Idle small towns, singing in silence, distant sounds of laughter and church bells spinning a harmony echoing through the snow-clad Bavarian Alps, I spent my first Christmas in Europe here! Thinking back in retrospective, I could almost feel the crisp smoke from chimneys rising against the backdrop of the snow-clad mountains, the shop windows in these silent towns inviting me into their mystical world, the smell of Glühwein and the infectious joy of Christmas. So infectious is this landscape that I can understand if not even admire with compassion the ‘mad king’ Ludwig’s obsession in creating his ‘Medieval castle’ (of fantasy) at a time when architecture and engineering were going towards the construction of the likes of the The Crystal Palace.

 Nevertheless, what catches me unawares and haunts me at times are the sound of my lonely steps on the medieval cobbles of Füssen, as I haunted through its winding streets under the full moon, silently witnessing the mystic characters from the squares and shop windows come to life, ignoring me, going about with their affairs like they always have for centuries!

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And of course the trip would have never been this good if not for my very good friends Rahul and Krithika and the very good friends I made Harshil, Manoj and Arun!!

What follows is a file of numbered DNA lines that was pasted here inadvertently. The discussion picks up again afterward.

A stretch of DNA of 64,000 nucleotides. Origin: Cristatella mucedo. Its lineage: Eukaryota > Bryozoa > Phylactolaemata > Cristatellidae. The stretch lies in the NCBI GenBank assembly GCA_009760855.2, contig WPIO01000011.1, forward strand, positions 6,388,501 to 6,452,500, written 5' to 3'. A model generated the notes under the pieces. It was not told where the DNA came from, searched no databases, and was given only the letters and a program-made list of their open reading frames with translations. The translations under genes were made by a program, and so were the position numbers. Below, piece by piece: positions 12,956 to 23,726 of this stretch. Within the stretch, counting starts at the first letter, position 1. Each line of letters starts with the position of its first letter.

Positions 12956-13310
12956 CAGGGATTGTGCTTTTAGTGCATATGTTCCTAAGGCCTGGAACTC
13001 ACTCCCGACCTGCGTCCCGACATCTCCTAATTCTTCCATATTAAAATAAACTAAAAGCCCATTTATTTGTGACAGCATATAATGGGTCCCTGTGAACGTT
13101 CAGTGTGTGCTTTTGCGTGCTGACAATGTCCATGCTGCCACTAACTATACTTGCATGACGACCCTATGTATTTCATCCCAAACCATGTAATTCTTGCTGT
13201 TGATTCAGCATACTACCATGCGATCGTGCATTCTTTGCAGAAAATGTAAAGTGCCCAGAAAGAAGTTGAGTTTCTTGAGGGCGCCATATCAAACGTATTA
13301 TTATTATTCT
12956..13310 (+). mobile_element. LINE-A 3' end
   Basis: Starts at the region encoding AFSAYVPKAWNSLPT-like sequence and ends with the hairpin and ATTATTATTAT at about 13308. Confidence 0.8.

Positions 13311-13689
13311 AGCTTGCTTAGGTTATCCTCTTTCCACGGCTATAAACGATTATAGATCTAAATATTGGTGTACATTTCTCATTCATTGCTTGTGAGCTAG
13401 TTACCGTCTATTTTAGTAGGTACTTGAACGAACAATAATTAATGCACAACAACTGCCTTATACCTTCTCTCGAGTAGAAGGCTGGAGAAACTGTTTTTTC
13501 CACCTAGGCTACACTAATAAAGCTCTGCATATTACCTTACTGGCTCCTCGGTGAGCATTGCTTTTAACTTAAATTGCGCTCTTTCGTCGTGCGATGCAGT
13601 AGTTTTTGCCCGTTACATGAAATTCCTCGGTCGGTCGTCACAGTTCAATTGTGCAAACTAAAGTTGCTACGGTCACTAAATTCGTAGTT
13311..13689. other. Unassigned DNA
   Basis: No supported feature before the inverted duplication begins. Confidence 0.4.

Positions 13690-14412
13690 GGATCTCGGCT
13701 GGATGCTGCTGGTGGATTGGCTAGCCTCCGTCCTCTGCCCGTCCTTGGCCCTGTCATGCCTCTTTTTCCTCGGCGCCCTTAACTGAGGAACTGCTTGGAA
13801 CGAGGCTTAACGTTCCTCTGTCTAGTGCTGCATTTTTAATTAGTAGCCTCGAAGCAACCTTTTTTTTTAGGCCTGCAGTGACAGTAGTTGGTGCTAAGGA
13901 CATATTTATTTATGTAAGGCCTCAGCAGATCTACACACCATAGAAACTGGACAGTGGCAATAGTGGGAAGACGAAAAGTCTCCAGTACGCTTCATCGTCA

Füssen, 25 December 2016

 

The man who loved much…van Gogh

My recent visit to the van Gogh museum in Amsterdam has in fact left me speechless with such a positive effect. While I have always been inspired by the works of Vincent van Gogh, to see them in real has had an effect that words could hardly describe.

Some of the emotions I’ve tried to capture, but words fail me. I am limited by my language trying to describe the works of a man who saw the world in its most beautiful and vivid self. Of course, the digital reproductions themselves do no justice to the actual colours that shine in all their brilliance! (none of the images that I saw prepared me for the actual experience!)

Some words with which I tried to capture the experience in futility,

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Almond Blossom, 1890

“Here I am,
I stand before the works of a man who loved life as much as it can be possibly loved,
so much so that his love, earning and pain seeps out of his canvas to hold me in a heartbreakingly beautiful trance.
Here is a man who painted love in all its innocent beauty.
Van Gogh!
Oh! how would it be to live inside one of his paintings?!”

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The Pink Peach Tree, 1888

His was a world that added beauty to beauty, a different more sensitive way of looking at the world around. Each brush stroke, I could feel, was a splash of emotion.

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Wheat field with a Reaper, 1889

“The beauty of van Gogh’s paintings are so intense such that its beauty was radiating as the golden rays of the Sun at dawn that made everyone, everything basking in its radiance as lovely and beautiful as the paintings themselves”.